Whether you follow the tradition of Easter and its celebration as Anglo-Saxon or pagan in origin or as a religious holiday that denotes the crucifixion and resultant triumphant ascension of Christ in bodily form to Heaven; the fact remains that Easter is celebrated in a myriad of cultures, communities, and countries around the globe. It is viewed as an international day of celebration. The question poised to you here is, “Do you want good luck throughout the year?”
Traditionally it has been believed that the donning of new attire on Easter will bring a bout of good luck that will befall the entire year that lies ahead of you. Who of us doesn’t entertain the notion of future success and good fortune throughout the upcoming year? This can easily be achieved for the minor investment of a new outfit. Certainly, we could all benefit from good fortune in 2007, but there’s another adage that states…Any man who wears a new pair of trousers on Easter will have a happy marriage. Could this explain the high divorce rates of today? Does the fact many men stopped wearing new trousers on Easter provide us insight into the failings in many modern day romances? Perhaps we should reinvent this old tradition for the sake of marriage and prosperity?
Emperor Constantine of Rome, through the Council of Nicaea, instructed citizens to celebrate Easter on the first Sunday following the vernal equinox of the New Year. Annually, this occurs between March and April (in 2007 on April 8th). Constantine furthered that the people of his kingdom were to wear their very best clothing on this day to celebrate the Holiness of the day. And, they did just that. Pagans, on the other hand, date Easter to the full paschal moon of the vernal equinox associating it with the advent of spring and reawakening of varied fauna, flora, and woodland creatures; however, they too celebrated the date with new attire designating a respect for the rebirth of their world and its co-inhabitants. Whether Anglo-Saxon, pagan, or religionist – the tradition of Easter dress in highest fashion has existed since early times.
So, Easter dress of either the religious practitioner or the non-believer has remained culturally significant since the dawn of recorded history, logic may attest this to be easily enough associating the reality that winter months were times to consummate and create new seasonal attire. When the paschal moon of the vernal equinox delivered improved warmer weather, new crops, and surrounding nature’s rebirth, as human beings we are inclined to wear newly honed clothing in celebration of those bright sunny days and springtime’s appeal.
Regarding the United States expressly, dressing in Sunday best for Easter celebrations dwindled soon after colonization (probably due to the difficulties associated with settling their new communities). Not long afterward, a revival began in the mid-Atlantic region of the country during the mid to late 1800’s. In 1860, Atlantic City’s Boardwalk came to life with well-dressers who strutted their way to Piety Hill; in 1878, President Rutherford B. Hayes started the now infamous White House Easter Egg Roll and children owned the house lawns collecting hidden eggs and placing them in palm woven baskets; and in 1948 Irving Berlin’s Easter Parade quickly became known as the “happiest musical ever made.” This musical that starred Judy Garland and Fred Astaire, depicted the sensationalism of New York’s Easter Parade in the fashion district where the movers and shakers of the era took to strolling their Easter best along Fifth Avenue.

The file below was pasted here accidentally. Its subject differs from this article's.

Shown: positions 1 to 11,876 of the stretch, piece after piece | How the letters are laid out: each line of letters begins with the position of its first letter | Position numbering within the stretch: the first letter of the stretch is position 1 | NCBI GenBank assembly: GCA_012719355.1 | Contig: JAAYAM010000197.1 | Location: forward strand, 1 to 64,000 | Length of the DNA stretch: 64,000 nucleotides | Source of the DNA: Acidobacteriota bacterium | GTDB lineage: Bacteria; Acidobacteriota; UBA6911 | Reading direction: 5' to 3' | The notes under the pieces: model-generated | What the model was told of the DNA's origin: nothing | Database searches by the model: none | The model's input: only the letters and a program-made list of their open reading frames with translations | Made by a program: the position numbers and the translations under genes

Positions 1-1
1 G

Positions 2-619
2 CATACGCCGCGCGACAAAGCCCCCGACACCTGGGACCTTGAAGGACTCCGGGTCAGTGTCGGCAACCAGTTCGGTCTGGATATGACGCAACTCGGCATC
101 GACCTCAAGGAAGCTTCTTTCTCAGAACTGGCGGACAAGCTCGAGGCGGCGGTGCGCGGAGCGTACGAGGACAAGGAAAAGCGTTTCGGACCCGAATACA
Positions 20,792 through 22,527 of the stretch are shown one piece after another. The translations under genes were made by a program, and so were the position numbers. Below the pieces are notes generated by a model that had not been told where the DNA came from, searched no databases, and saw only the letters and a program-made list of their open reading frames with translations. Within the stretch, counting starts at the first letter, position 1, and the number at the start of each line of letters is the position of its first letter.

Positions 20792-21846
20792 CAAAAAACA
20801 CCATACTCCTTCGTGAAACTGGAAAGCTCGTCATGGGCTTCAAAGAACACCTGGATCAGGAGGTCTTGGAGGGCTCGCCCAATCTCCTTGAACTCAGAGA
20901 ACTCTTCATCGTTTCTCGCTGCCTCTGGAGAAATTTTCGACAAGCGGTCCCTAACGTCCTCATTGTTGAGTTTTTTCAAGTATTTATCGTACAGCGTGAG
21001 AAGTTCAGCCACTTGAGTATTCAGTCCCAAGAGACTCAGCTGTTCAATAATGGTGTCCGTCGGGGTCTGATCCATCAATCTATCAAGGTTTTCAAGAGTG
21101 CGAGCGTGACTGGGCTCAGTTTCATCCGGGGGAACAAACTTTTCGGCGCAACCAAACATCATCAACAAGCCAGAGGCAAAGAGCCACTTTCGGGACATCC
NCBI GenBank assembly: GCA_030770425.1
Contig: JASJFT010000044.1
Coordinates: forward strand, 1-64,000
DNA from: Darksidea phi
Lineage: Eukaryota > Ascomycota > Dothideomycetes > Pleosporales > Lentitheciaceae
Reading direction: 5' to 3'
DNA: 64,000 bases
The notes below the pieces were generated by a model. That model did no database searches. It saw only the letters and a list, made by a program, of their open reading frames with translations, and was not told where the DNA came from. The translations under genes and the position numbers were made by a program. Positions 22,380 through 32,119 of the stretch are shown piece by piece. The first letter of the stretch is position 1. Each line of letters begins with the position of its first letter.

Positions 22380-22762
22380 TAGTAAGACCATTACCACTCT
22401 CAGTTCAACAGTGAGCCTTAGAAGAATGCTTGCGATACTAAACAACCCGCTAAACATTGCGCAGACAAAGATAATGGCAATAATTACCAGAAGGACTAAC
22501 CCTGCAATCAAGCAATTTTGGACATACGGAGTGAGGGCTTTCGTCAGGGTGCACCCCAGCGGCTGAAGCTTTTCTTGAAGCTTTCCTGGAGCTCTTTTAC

Being an old movie buff, it is easy to find Berlin’s Easter Parade entertaining, especially those vintage clothes and the manner of presentation that demonstrated the tradition of fashion’s best in the form of an annual Easter parade. Today, we seem to be ever more fashion conscious; yet seem to languish in the idea of Easter best or even Sunday dress. In 1948 women wore pill box or soldier style hats with a faille and veil. They donned gabardine, rayon, or taffeta dresses and suits with sweetheart, square, or V-necklines adding their matching gloves, purse, and shoes for good measure. Men adorned themselves with top hats and suits, walking canes, and leather gloves. Their children sported similar attire, where young ladies typically wore pastels or white with mating gloves, tiny purses, and dress shoes. And, little gents had suits matching their father’s with or without a boy’s cap.
In order to participate in these celebrations of dress it is almost a certainty that some painstaking preparation took place to achieve “Easter’s Best Attire.” Certainly, today, with the ease in purchasing we modernists enjoy, regardless of income or status, and with no necessary belief in either – we have the abilty to reawaken the spirit of the Easter Parades and it resides in each of us. Afterall, revitalizing these old traditions of spring fashion and nature’s rebirth may give us a year’s worth of good luck or save our marriages. Let’s reawaken this old tradition if we don’t honor it already.